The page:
Remember the person named Maria Rullo? Here, let's refresh your memory.
Kevin J. O'Connor, United States Attorney for the District of Connecticut, announced that MARIA "Mary" RULLO, age 45, [...] waived indictment and pleaded guilty today before Senior United States District Judge Ellen Bree Burns in New Haven to one felony count of filing a false tax return.
According to documents filed with the Court and statements made in court, RULLO failed to report alimony income on personal tax returns she filed with the Internal Revenue Service. During the course of an investigation, the IRS obtained an affidavit signed by RULLO in 2003 in which she stated she received $40,000 in alimony, an amount that she omitted from her tax return for that year.
RULLO has agreed to pay $34,436 to the IRS for material omissions to her returns filed for the 2001 through 2004 tax years.
Judge Burns has scheduled sentencing for October 19, 2007, at which time RULLO faces a maximum term of imprisonment of three years and a fine of up to $100,000.
RULLO was released on a $25,000 non-surety bond and was ordered not to have any direct or indirect contact with the defendants and witnesses named in United States v. Ianniello, et al, Case Number 3:06cr161(EBB).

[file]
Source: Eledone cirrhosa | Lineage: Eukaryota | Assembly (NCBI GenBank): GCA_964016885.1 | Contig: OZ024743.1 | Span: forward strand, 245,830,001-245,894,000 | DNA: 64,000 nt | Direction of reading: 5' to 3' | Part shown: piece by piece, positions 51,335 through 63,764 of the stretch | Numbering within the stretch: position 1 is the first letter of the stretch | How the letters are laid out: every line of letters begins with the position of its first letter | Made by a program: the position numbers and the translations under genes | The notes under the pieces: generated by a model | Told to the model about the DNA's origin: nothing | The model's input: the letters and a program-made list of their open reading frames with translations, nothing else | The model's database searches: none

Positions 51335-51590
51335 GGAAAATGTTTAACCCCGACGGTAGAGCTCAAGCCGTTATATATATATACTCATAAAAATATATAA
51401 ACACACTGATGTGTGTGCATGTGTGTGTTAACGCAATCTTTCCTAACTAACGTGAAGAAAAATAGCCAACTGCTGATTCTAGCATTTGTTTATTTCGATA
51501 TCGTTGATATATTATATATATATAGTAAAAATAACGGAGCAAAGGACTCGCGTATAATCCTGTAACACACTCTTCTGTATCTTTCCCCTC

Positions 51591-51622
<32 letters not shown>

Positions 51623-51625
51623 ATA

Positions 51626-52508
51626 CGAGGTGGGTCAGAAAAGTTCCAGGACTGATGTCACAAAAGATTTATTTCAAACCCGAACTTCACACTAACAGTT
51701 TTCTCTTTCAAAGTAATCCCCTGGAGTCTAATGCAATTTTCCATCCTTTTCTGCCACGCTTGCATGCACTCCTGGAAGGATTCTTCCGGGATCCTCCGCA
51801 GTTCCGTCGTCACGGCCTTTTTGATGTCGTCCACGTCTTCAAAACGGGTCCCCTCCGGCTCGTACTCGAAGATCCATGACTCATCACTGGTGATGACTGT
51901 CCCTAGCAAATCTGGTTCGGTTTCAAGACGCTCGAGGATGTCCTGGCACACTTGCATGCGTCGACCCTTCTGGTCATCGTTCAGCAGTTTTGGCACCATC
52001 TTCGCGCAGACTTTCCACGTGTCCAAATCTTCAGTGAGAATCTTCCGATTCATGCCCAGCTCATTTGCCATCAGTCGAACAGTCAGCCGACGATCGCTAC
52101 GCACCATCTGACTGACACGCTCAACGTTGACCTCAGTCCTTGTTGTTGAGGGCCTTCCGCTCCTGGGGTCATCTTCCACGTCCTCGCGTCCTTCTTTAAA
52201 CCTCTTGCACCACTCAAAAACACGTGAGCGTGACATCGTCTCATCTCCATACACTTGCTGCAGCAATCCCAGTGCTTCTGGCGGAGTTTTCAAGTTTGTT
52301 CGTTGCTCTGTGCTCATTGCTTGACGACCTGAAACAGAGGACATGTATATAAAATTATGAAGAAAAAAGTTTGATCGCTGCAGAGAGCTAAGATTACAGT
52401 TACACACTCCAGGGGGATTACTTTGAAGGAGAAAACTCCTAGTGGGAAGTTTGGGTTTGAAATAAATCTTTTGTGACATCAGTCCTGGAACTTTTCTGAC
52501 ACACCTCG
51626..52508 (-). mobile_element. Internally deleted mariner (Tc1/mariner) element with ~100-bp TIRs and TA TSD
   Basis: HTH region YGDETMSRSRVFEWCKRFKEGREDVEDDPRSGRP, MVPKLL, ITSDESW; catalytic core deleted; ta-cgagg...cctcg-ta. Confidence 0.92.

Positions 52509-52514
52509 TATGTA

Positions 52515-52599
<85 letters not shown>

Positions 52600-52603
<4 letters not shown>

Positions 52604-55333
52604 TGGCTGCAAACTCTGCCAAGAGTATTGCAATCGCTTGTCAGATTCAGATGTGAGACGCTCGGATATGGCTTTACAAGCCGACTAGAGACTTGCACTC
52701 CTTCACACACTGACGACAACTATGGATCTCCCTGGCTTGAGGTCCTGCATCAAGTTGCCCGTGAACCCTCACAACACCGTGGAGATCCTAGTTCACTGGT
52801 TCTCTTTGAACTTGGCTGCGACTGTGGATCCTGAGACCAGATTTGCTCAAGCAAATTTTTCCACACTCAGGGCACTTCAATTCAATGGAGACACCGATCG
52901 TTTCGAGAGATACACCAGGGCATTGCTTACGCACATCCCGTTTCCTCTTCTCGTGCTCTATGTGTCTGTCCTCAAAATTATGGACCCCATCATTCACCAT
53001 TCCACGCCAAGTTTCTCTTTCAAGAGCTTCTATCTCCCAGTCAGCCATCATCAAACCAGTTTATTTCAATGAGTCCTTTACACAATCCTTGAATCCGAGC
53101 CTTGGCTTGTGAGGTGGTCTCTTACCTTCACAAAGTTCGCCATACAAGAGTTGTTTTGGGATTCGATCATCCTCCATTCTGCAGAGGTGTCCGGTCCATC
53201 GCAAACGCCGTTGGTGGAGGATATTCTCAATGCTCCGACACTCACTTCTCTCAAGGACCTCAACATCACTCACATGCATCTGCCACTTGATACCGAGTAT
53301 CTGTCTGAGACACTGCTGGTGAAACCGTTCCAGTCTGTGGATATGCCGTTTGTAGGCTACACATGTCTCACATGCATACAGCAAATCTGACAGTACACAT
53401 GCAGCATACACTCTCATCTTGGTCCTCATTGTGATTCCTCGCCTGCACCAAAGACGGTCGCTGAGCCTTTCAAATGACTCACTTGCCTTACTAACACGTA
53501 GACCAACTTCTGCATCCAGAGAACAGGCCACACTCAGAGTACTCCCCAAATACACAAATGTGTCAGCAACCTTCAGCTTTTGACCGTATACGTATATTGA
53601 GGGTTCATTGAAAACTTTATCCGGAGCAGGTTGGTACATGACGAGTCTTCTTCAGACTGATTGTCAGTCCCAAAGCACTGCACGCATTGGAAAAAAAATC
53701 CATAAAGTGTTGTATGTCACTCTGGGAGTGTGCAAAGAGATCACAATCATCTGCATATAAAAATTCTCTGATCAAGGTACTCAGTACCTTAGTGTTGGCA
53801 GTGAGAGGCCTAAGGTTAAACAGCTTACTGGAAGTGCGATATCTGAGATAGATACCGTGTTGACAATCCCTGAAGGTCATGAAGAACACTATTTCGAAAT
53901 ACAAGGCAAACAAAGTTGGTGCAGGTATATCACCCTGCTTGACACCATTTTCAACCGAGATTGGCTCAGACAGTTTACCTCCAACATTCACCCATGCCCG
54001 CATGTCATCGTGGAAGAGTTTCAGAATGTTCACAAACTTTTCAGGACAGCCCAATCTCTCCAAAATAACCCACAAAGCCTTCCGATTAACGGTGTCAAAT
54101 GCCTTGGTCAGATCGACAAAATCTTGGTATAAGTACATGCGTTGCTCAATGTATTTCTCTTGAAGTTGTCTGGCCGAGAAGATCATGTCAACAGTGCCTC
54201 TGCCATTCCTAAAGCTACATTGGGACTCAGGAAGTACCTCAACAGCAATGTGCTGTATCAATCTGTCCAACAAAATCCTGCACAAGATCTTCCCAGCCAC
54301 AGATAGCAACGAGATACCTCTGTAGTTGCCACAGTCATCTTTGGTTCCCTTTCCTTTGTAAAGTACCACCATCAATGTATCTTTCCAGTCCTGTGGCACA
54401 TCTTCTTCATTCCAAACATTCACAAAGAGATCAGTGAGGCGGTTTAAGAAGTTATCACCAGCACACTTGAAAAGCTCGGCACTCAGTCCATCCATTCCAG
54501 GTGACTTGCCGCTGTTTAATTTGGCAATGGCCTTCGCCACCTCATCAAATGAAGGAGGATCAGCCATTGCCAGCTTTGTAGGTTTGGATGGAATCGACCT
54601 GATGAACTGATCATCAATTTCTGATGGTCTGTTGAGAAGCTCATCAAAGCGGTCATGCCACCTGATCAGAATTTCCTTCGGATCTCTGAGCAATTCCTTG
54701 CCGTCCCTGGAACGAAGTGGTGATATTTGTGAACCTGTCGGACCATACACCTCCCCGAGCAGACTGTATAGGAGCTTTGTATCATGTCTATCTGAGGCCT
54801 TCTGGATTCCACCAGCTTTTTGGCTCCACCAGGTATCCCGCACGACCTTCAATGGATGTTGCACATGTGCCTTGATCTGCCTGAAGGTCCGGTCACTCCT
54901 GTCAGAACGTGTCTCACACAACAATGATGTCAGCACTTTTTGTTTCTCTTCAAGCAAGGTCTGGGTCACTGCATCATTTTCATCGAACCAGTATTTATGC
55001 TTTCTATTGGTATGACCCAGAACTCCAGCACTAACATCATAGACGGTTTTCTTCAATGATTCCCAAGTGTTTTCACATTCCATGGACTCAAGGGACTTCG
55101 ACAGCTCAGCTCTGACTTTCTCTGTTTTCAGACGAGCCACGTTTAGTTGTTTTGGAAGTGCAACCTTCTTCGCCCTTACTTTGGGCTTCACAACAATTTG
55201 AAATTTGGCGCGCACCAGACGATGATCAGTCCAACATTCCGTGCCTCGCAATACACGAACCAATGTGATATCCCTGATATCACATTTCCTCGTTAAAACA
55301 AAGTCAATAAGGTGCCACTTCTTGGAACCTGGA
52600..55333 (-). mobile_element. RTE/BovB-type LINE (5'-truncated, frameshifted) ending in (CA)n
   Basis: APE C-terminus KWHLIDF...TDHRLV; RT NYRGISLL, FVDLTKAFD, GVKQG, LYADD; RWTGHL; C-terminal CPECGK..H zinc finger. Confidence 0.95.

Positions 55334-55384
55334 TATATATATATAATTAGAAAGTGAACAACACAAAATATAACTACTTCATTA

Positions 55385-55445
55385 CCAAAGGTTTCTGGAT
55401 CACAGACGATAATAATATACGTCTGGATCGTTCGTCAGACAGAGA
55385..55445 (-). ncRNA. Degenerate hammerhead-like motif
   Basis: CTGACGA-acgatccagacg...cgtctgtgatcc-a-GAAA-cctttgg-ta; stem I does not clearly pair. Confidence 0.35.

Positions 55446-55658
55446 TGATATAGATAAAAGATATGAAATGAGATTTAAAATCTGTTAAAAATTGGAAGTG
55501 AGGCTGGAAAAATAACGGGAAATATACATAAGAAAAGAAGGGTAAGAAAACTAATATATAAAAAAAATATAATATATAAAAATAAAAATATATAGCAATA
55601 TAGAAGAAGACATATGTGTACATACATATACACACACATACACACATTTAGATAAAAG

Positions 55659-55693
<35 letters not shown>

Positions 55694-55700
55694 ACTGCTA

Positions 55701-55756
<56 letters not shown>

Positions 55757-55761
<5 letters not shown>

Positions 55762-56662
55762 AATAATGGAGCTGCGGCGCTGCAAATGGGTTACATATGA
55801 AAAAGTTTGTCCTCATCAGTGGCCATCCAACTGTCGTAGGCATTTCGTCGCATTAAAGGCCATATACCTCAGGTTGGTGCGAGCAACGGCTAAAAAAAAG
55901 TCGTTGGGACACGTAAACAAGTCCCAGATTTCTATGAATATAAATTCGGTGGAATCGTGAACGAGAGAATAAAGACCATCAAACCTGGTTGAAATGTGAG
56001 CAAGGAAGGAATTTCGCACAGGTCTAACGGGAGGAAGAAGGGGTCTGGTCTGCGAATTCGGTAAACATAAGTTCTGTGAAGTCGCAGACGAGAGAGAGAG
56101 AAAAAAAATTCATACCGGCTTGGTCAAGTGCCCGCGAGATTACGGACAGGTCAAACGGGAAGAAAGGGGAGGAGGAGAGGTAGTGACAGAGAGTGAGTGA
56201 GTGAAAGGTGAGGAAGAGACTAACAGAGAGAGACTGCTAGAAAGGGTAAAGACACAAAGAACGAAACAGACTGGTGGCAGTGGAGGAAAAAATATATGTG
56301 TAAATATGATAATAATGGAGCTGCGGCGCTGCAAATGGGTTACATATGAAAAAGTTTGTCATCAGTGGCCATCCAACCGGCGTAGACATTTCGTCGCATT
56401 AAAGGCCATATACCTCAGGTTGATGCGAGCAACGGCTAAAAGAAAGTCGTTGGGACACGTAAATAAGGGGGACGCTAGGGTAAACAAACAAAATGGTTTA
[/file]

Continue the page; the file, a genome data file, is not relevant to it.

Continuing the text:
Lets take a look at Case Number 3:06cr161, United States v. Ianniello, et al. and see which witness and defendants Rullo should have no direct or indirect contact with.
The defendant Matthew Ianniello is the 86 year old former acting boss of the Genovese Organized Crime Family. Save for a period of approximately six years in the 1990s when he was incarcerated on racketeering charges, Mr. Ianniello has for decades served the Genovese family well as one of its top "earners." At this late junction in his career, Mr. Ianniello faces in this case a term of incarceration of 24 to 30 months and a fine of $4,000 to $40,000. For the reasons that follow, the government respectfully submits that a sentence at the high end of this range - to be served concurrent to a 15 month sentence recently imposed in another district - is appropriate.
On December 20, 2006, the defendant pleaded guilty to Count Two of the Indictment, which charges that he and others engaged in a racketeering conspiracy designed to control Connecticut's refuse industry, and Count Sixty-Two, which charges him with conspiring to defraud the United States Revenue Service (IRS). See 18 U.S.C. § 1962(d) (Racketeering Conspiracy) and 18 U.S.C. § 371 ("Klein conspiracy"). The defendant faces a maximum term of incarceration of twenty years on Count Two and a maximum term of incarceration of five years on Count Sixty-Two.
In this case, the government conducted eleven months of court-authorized
wiretaps on a number of telephones connected to James Galante, owner of